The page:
Clean power plan raises questions about future of Sherco plant

Sherco plant in Becker, Minnesota
Sherco plant in Becker, Minnesota

Turns out burning coal to make electricity releases a lot of carbon. That may spell problems for Minnesota’s large Sherco power plant, as MPR’s Matt Sepic explains: “The Sherburne station, known as Sherco, generates lots of power and economic muscle across the region. But its coal furnaces are also the state’s single largest source of carbon emissions, pumping out 20 million tons of CO2 every year from its stacks, according to the federal Environmental Protection Agency. … Those emissions have put those furnaces at the center of a debate over climate change and economic growth. New federal regulations targeted at climate change call for power plants to slash power plant CO2 emissions 32 percent by 2030. That’s raised fears that Sherco’s two older units could be shuttered and ignited a debate over whether Minnesota leaders should fight the federal plan.”

What’s in a name? Not much, apparently, to (now-former) Park Board advisory committee chair Peter Bell. For the Star Tribune, Steve Brandt has the story: “A group advising park officials on renovations at lakes Harriet and Calhoun Monday expressed a decided preference for changing the latter’s name to a Dakota version, an action that prompted the resignation of its chair, Peter Bell. … The former Metro Council chair announced his resignation at a meeting of the group, chiding it for not spending enough time on setting capital priorities for $3.5 million in spending to renovate park facilities at the lake. ‘I think that’s what the public is focused on,’ Bell said.”

The race to succeed Rep. John Kline gets another Republican. The Pioneer Press’ David Montgomery reports, “Former lawmaker John Howe formally entered the race for Congress Tuesday, the second Republican to run for the seat being vacated by retiring Rep. John Kline. … Howe, who served two years in the state Senate, said he’ll tap his own personal fortune to help his campaign for the Second District. A property owner whose wife works in banking, Howe said he’s prepared to spend as much as $500,000 of his own money to support his campaign.”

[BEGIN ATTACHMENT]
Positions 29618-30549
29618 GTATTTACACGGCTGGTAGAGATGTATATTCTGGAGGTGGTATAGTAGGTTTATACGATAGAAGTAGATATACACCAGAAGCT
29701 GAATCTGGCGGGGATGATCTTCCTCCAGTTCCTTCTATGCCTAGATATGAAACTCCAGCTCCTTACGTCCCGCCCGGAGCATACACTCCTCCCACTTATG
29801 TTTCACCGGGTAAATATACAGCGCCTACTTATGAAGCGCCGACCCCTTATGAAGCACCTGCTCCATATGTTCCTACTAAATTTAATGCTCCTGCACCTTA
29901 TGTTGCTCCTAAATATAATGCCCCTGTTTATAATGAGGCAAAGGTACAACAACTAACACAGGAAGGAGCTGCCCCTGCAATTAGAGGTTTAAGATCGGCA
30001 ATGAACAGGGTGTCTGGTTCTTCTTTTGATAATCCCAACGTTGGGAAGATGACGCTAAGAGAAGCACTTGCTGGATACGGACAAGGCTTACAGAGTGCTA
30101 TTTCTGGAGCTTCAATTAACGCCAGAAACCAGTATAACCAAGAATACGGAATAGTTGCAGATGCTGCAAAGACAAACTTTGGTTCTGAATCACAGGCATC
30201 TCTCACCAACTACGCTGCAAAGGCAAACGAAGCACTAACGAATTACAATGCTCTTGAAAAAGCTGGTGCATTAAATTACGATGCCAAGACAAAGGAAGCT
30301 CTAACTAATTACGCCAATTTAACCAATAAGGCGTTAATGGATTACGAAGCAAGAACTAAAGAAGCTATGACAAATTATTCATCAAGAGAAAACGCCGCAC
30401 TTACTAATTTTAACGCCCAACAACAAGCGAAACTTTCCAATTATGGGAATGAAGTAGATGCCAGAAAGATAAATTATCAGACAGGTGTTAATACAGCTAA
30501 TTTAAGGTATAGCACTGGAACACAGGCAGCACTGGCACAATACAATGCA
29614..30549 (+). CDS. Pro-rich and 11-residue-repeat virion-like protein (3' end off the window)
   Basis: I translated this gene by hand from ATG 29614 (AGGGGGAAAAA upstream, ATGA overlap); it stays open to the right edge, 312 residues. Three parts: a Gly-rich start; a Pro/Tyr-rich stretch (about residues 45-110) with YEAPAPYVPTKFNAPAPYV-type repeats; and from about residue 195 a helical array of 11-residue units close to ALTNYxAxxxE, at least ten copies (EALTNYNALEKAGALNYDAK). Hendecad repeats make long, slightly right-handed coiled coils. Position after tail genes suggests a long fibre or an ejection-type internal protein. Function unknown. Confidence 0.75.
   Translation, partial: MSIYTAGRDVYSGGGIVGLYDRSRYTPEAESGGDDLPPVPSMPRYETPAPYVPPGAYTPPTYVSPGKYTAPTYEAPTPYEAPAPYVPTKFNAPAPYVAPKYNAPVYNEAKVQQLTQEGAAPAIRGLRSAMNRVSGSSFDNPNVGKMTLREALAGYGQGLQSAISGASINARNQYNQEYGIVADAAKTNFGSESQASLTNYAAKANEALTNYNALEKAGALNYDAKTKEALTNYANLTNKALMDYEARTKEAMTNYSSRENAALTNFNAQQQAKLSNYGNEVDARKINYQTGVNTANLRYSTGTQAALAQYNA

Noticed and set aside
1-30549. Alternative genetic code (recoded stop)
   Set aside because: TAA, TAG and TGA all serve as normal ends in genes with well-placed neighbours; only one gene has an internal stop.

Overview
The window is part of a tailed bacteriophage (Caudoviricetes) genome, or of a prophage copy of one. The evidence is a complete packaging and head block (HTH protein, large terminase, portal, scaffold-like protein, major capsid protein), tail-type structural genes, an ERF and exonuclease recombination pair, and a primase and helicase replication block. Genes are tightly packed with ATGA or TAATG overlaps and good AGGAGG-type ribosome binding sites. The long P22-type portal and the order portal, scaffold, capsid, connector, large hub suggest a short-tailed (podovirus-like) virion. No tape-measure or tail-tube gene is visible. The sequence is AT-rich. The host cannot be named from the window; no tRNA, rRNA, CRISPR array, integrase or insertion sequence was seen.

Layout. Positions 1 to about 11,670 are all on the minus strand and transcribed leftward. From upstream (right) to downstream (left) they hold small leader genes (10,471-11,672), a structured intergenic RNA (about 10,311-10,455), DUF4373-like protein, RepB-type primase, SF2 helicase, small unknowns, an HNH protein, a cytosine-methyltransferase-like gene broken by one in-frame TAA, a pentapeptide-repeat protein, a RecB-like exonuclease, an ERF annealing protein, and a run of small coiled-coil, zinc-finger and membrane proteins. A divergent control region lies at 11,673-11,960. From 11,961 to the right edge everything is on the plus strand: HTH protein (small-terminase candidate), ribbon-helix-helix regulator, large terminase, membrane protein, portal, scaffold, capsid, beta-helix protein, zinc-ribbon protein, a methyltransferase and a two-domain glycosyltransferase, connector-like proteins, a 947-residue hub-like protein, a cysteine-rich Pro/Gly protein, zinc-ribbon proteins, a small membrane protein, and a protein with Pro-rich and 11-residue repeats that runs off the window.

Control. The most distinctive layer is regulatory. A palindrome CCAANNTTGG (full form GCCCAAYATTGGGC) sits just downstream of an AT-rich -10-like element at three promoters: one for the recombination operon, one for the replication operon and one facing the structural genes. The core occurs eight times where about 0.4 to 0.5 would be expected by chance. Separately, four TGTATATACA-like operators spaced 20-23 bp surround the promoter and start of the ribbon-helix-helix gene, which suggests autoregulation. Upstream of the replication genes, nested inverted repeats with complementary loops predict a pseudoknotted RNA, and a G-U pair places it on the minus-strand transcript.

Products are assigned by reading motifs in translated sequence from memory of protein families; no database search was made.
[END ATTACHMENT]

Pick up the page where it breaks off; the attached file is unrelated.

Cheap oil = less fracking = less demand for frac sand = bad news for Wisconsin’s economy. That’s the gist of this story by Bloomberg’s David Wethe: “In New Auburn, Wisconsin, a desolate, little outpost carved from the rolling pine-tree forests that run into Lake Superior, the collapse in oil is wreaking havoc on every aspect of the economy. … It’s not that there’s any oil here. None in fact for hundreds of miles around. What they’ve got is sand. Real good sand, piled high in giant mounds. And in what is a little-known offshoot of the shale oil revolution that swept across America over the past decade, the market for sand — the grit that props open the rocks and makes fracking possible — exploded too, transforming almost overnight what had been a sleepy industry that sold primarily to the likes of glass makers and golf courses. So when the shale boom went bust, it took down the sand industry with it. Prices have sunk almost a third to under $40 per ton.

In other news…

Minnesota will definitely fix its unconstitutional sex-offender program, so long as it doesn’t cost too much money. [Star Tribune] 

(Adopted) Minnesotans … In … Space:

Fans of redundancy all agree: vote NoDaks. “University of North Dakota nickname vote to take place in October” [Star Tribune]

Congratulations to Joe Dowling! “Dowling wins lifetime honor at Ivey Awards” [MPR]

People are the worst. [Inforum]

The end of a St. Louis Park icon. [Fox 9]

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Comments (1)

  1. Submitted by Matt Haas on 09/22/2015 - 04:27 pm.


    I wonder who is gonna pay to fix all that land the sand miners tore up? I know back home the promise was acres and acres of newly tillable bluff land after they pulled out, something tells me they may have neglected to complete that prior to going bust. People never seem to learn.

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